Manhunt on for duo wanted for assassination of Brit in Pattaya


An international manhunt has been launched for two men alleged to have assassinated a British businessman in broad daylight near Pattaya.

Briton Miles Dicken Turner, 24, and South African Abel Bonito Caldeira, 28, fled to Cambodia through a Trat province border crossing together just after 3 p.m. on Jan. 24, less than five hours after they allegedly shot and killed Tony Kenway, 39, as he sat in his red Porsche Cayenne outside the Sanit Sports Club in Pong Sub-district.

Thai police quickly identified the suspects by tracing the motorbike they rented using their original passports.
Thai police quickly identified the suspects by tracing the motorbike they rented using their original passports.

Security camera footage showed a man resembling Caldeira exiting the gym and walking over to the Porsche, opening the door and firing a single handgun shot into Kenway’s temple. He then jumped on a waiting motorbike nearby, supposedly driven by Turner, and sped away.

Police recovered a 25mm shell casing from the scene.

Thai and international media reported that Thailand is seeking the two overseas, but as of Jan. 30, neither Cambodia nor South Africa’s Department of International Relations and Cooperation had received any request for assistance from Thai police.

While Kenway’s wife Somporn claimed her husband and father of four was a mere owner of a Jomtien Beach website-design company, police quickly tied the motive for the gangland-style murder to illegal telephone call center “boiler rooms” that Kenway allegedly operated to scam billions of baht out of British and Australian investors.

The Sun newspaper in the United Kingdom said Thai court records it obtained showed that Kenway was arrested for working illegally and that police had tried to deport him. Kenway was released on bail but was due back in court in February to face more charges of illegally hiring foreigners and working without a permit.

An unnamed Thai police investigator quoted by the newspaper said Kenway was involved in two companies offering bogus investments to people in the U.K. and Australia.

“The aim was to get people abroad to give their life savings. It was not small amounts. He was strong and pushed them for big investments. He promised them a big win. Like winning the lottery. The people who paid the money lost out. It was big amounts, millions and millions of Thai baht that many different people paid to him,” the paper quoted the senior officer as saying.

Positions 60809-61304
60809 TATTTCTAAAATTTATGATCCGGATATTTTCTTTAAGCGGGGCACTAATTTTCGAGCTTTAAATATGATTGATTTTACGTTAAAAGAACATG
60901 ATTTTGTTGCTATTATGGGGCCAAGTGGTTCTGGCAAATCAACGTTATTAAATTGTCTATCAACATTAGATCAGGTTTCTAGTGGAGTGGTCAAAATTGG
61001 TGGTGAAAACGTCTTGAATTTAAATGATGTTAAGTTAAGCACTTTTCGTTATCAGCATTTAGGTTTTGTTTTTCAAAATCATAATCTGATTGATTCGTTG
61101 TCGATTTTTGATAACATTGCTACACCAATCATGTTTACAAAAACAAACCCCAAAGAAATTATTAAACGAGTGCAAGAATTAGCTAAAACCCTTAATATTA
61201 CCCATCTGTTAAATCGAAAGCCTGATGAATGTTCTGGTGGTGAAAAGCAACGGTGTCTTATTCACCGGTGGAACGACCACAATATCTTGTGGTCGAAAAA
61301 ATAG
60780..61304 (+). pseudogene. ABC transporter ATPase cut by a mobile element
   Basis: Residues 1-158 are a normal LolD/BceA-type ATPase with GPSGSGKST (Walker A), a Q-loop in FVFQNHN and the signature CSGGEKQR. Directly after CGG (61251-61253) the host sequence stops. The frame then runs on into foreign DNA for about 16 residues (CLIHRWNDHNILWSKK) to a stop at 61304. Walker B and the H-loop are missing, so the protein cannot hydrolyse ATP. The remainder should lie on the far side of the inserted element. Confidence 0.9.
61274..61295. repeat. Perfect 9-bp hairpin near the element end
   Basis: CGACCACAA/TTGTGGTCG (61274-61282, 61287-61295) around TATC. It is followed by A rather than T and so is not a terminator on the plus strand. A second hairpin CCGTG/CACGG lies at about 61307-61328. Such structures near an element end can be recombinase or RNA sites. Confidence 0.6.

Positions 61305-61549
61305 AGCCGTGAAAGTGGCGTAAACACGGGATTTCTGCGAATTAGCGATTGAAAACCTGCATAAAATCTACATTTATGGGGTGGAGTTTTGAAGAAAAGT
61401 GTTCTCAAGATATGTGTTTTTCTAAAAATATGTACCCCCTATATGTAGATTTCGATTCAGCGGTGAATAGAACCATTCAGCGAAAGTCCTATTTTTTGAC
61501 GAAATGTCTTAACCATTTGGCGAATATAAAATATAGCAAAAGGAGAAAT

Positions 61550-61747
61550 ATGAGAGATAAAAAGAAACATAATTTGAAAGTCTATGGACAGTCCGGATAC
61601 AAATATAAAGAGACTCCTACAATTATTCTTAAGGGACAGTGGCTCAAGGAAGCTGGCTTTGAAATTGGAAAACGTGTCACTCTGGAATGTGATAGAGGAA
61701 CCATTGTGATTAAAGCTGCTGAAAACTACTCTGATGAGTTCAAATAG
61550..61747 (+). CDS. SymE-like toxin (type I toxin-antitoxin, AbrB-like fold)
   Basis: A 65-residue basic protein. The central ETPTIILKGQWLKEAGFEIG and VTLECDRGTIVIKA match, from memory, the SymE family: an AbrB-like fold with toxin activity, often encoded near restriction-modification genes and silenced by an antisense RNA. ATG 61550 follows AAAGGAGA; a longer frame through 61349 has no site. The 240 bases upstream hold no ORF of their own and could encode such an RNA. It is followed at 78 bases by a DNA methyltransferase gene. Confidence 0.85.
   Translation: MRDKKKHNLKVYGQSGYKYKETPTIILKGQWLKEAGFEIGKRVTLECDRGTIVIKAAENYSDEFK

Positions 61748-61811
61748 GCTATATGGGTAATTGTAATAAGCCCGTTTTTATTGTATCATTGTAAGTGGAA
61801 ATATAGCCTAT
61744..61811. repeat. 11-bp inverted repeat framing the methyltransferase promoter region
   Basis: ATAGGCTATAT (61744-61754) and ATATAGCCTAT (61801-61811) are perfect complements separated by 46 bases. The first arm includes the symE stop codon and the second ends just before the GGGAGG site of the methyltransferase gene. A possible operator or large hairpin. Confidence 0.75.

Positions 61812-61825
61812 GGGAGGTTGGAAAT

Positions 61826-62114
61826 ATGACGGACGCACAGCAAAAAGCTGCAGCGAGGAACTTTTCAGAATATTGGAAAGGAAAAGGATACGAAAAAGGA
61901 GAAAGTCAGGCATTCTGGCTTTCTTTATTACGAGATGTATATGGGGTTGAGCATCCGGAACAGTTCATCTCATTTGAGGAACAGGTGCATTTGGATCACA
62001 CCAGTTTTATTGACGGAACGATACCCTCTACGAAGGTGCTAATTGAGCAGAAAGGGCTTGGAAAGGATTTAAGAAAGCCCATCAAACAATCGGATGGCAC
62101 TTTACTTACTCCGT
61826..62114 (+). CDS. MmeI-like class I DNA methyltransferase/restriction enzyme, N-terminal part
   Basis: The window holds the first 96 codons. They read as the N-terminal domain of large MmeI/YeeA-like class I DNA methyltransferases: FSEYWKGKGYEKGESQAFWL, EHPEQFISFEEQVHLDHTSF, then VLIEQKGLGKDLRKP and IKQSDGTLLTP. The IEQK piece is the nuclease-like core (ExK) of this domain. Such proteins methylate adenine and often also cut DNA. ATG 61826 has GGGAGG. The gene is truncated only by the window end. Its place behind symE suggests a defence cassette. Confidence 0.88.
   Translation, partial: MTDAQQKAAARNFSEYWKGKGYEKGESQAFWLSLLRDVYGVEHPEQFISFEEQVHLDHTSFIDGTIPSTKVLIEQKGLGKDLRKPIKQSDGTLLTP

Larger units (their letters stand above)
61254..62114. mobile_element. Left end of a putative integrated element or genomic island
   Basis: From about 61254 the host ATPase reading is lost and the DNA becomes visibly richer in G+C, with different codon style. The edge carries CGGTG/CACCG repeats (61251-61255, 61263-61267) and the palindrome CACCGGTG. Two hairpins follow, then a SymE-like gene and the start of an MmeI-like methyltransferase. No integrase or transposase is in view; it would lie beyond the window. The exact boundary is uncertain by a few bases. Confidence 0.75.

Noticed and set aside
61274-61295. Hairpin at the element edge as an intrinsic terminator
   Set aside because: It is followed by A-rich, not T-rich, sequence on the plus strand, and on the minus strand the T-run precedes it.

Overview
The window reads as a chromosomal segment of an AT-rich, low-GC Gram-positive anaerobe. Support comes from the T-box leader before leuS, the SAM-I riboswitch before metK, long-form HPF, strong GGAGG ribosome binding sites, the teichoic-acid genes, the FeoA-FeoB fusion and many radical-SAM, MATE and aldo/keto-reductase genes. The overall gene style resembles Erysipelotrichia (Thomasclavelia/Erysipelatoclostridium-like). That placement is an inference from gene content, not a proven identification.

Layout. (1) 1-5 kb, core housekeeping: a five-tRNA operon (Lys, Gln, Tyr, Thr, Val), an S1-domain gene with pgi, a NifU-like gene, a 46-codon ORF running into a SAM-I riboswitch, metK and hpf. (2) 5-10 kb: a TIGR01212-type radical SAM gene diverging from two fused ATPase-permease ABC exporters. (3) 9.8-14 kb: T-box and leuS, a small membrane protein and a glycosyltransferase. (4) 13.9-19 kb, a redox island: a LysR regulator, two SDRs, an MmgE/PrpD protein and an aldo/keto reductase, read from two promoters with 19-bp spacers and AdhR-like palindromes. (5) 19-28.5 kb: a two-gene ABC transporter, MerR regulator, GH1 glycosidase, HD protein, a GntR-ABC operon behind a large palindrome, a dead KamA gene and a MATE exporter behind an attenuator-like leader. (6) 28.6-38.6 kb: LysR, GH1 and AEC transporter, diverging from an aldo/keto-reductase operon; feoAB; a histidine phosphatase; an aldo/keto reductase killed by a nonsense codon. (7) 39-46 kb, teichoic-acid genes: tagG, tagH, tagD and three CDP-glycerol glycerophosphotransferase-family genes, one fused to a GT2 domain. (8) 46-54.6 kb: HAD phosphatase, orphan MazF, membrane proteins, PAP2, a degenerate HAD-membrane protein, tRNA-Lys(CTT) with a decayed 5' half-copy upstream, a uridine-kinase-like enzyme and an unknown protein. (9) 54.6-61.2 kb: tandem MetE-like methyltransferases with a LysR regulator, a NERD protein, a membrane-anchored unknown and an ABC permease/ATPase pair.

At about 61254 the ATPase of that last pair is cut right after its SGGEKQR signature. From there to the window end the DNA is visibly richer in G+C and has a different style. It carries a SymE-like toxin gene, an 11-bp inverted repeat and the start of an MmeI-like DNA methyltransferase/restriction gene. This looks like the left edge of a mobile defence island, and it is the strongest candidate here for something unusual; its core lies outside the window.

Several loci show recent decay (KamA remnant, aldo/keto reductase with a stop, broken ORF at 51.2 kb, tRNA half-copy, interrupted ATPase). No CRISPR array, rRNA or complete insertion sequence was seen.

Thai media also reported that Kenway was involved in an illegal football betting website.

Pattaya police said they suspect a dispute with a business partner is behind the killing.

Thai and international media both reported that Kenway had a falling out with a boiler room partner who supposedly owed him 8 million baht. When Kenway didn’t get paid, he allegedly ratted out his cohort to police and tried to have him arrested.

The man fled to Cambodia where he reportedly set up a similar call center operation which later failed and he blamed Kenway.

The Sun reported that Kenway’s wife, nicknamed “Paris”, was oblivious to all her husband’s nefarious businesses, even though he supposedly owned five properties and several expensive imported sports cars.

Police believe Turner also has business ties to Kenway, although Caldeira was the alleged gunman. Friends and family members who know the South African expressed disbelief on his Facebook page, with several telling South African media they believe he simply fell in with the wrong crowd after he had a falling out with family and slipped quietly out of his home country last year to take up residence in Cambodia.

The Herald newspaper in South Africa said Caldeira’s mother also was living in Cambodia, but now has fled, possibly to her native Portugal, after receiving anonymous death threats from “foreign sounding people”. The paper said the Caldeira’s family in South Africa also have received threats.

Thai police quickly identified the suspects by tracing the motorbike they rented using their original passports.